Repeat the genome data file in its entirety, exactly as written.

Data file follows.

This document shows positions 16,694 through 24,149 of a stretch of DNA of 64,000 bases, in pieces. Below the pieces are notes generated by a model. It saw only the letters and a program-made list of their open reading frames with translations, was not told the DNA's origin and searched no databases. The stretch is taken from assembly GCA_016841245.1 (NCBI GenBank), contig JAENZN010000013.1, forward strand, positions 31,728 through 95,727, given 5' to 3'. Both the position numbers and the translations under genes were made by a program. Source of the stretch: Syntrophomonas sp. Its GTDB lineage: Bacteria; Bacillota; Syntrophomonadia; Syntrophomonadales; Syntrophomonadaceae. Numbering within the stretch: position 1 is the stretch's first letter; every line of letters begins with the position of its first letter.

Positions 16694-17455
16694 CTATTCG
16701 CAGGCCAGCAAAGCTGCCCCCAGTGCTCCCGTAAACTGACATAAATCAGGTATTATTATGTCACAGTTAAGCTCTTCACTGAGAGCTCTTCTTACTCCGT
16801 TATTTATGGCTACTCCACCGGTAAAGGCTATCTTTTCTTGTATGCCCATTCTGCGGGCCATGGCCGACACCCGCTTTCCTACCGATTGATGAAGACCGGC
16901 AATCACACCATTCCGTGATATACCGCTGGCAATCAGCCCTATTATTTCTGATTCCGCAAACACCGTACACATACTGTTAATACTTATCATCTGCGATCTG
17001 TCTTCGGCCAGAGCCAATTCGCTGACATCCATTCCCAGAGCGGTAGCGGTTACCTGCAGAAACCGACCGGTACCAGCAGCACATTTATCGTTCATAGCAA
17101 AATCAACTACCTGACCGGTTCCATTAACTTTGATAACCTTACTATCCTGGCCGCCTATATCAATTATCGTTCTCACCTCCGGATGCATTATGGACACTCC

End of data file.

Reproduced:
This document shows positions 16,694 through 24,149 of a stretch of DNA of 64,000 bases, in pieces. Below the pieces are notes generated by a model. It saw only the letters and a program-made list of their open reading frames with translations, was not told the DNA's origin and searched no databases. The stretch is taken from assembly GCA_016841245.1 (NCBI GenBank), contig JAENZN010000013.1, forward strand, positions 31,728 through 95,727, given 5' to 3'. Both the position numbers and the translations under genes were made by a program. Source of the stretch: Syntrophomonas sp. Its GTDB lineage: Bacteria; Bacillota; Syntrophomonadia; Syntrophomonadales; Syntrophomonadaceae. Numbering within the stretch: position 1 is the stretch's first letter; every line of letters begins with the position of its first letter.

Positions 16694-17455
16694 CTATTCG
16701 CAGGCCAGCAAAGCTGCCCCCAGTGCTCCCGTAAACTGACATAAATCAGGTATTATTATGTCACAGTTAAGCTCTTCACTGAGAGCTCTTCTTACTCCGT
16801 TATTTATGGCTACTCCACCGGTAAAGGCTATCTTTTCTTGTATGCCCATTCTGCGGGCCATGGCCGACACCCGCTTTCCTACCGATTGATGAAGACCGGC
16901 AATCACACCATTCCGTGATATACCGCTGGCAATCAGCCCTATTATTTCTGATTCCGCAAACACCGTACACATACTGTTAATACTTATCATCTGCGATCTG
17001 TCTTCGGCCAGAGCCAATTCGCTGACATCCATTCCCAGAGCGGTAGCGGTTACCTGCAGAAACCGACCGGTACCAGCAGCACATTTATCGTTCATAGCAA
17101 AATCAACTACCTGACCGGTTCCATTAACTTTGATAACCTTACTATCCTGGCCGCCTATATCAATTATCGTTCTCACCTCCGGATGCATTATGGACACTCC